Remember: Christmas is special for the memories we create, rather than the objects we give or receive. Spending a morning at the local market with family or friends to buy ingredients for that special meal – which you could cook together – can be a wonderfully fun and totally Christmassy experience.
03. Light up Christmas… sustainably
There’s no doubt that Christmas wouldn’t feel like Christmas without lights, nativity scenes, decorations and, of course, the tree. But when you’re decorating your house or wrapping your gifts, why not go for a more sustainable approach?
Use LED lights for your decorations – they don’t contain mercury or tungsten and so have a lower impact on the environment. They may well be a bit more expensive, but their price has been coming down and they have the advantage of using less energy, they last longer, and, when they do give out, they’re recyclable.
ACCORDING TO THE US ENVIRONMENTAL PROTECTION AGENCY, 40% OF SALES OF BATTERIES OCCUR OVER THE CHRISTMAS PERIOD
Do you still send out Christmas cards? We’re not going to convince you to change to electronic messages, but think about this: just in the USA the amount of paper used to make Christmas cards every year is equivalent to 300,000 trees. Choose hand-made or recycled options to give your Christmas message a more personal and authentic touch. But if you still want to go out and buy cards… choose those that support charities at least!
And what about the presents? Unfortunately, wrapping paper, adhesives, cellophane and glitter typically contain plastics that have a significant impact on the environment. There are, of course, greener options: you could use recycled paper or even newspaper to wrap your gifts. But a great way to make your wrapping both impressive and environmentally friendly is to use the Japanese Furoshiki technique. You’ll need some colourful cloths (they could just be strips of cloth or scarves you no longer use), a bit of time to spare and a touch of artistry. But the result is well worth the effort.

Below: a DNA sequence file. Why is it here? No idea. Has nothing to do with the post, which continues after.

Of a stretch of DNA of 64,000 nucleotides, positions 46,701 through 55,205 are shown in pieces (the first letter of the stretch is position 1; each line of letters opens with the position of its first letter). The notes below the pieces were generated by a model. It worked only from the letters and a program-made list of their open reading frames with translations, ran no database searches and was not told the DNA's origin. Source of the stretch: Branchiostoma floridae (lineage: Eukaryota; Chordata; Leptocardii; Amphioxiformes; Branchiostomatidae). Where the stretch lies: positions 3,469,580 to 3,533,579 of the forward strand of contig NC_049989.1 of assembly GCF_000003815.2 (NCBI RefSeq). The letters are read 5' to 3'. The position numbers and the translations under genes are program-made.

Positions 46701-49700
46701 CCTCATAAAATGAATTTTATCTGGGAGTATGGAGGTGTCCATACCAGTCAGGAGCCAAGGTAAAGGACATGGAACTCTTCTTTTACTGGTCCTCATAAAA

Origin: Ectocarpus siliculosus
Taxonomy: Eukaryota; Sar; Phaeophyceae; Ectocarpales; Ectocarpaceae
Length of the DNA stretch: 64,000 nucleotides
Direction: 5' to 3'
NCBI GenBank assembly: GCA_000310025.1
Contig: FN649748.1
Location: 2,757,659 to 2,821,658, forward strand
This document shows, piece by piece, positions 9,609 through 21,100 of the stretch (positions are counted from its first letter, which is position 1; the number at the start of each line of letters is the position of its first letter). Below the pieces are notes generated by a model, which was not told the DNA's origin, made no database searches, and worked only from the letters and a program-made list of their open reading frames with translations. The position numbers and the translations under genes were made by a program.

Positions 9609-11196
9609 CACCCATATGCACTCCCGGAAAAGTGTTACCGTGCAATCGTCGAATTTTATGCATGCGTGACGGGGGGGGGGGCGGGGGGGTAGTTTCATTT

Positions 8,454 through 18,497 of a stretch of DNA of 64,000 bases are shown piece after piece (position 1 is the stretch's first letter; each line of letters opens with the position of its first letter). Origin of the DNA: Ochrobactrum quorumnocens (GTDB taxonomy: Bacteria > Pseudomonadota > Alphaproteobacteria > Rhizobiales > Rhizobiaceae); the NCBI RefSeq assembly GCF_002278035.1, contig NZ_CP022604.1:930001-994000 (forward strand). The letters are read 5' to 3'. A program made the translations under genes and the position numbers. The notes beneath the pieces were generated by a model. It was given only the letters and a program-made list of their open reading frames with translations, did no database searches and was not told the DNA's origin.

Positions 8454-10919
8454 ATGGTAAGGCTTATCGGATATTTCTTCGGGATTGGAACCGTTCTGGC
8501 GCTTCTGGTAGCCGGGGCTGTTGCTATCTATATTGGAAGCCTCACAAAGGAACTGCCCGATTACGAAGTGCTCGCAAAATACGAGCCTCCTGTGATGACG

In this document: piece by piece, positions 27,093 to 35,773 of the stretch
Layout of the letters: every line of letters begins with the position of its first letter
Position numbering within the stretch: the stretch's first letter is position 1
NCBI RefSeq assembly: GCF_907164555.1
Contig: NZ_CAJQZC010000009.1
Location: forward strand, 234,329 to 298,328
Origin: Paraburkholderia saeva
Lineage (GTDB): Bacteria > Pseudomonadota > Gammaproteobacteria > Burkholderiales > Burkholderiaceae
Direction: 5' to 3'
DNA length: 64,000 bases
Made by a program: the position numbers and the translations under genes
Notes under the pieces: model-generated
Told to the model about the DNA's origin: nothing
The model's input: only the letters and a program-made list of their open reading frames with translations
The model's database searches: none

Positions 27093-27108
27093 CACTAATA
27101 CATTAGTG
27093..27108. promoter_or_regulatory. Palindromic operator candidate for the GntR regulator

04. Give to those who are most in need
Christmas is for everyone, not just for those who we’re closest to. There are many families and children in difficult situations who won’t have the opportunity to enjoy this time of year like we do. That’s why now is the time when we should be especially aware of how lucky we are and of the fact that we can share some of this good fortune with others.
There are so many ways to give someone a present at this time of year, and it’s not difficult to find gifts that we can all give. You could make a gift out of your time, talent or resources and there are many ways to do this. At the University, for example, you could get in touch with the Chair of Solidarity and learn about their campaigns for toy collection, befriending, and collaboration with a range of foundations and charity organizations. And don’t let the pandemic stop you: there are still safe ways of making a contribution to others’ happiness which are just a click away. What about making your gift a charity donation?
There’s no doubt that this is a season of excess, in which there is a glut of everything. But this year, let’s make it a glut of love, solidarity and of environmental conscientiousness. Have a very happy (and sustainable) Christmas!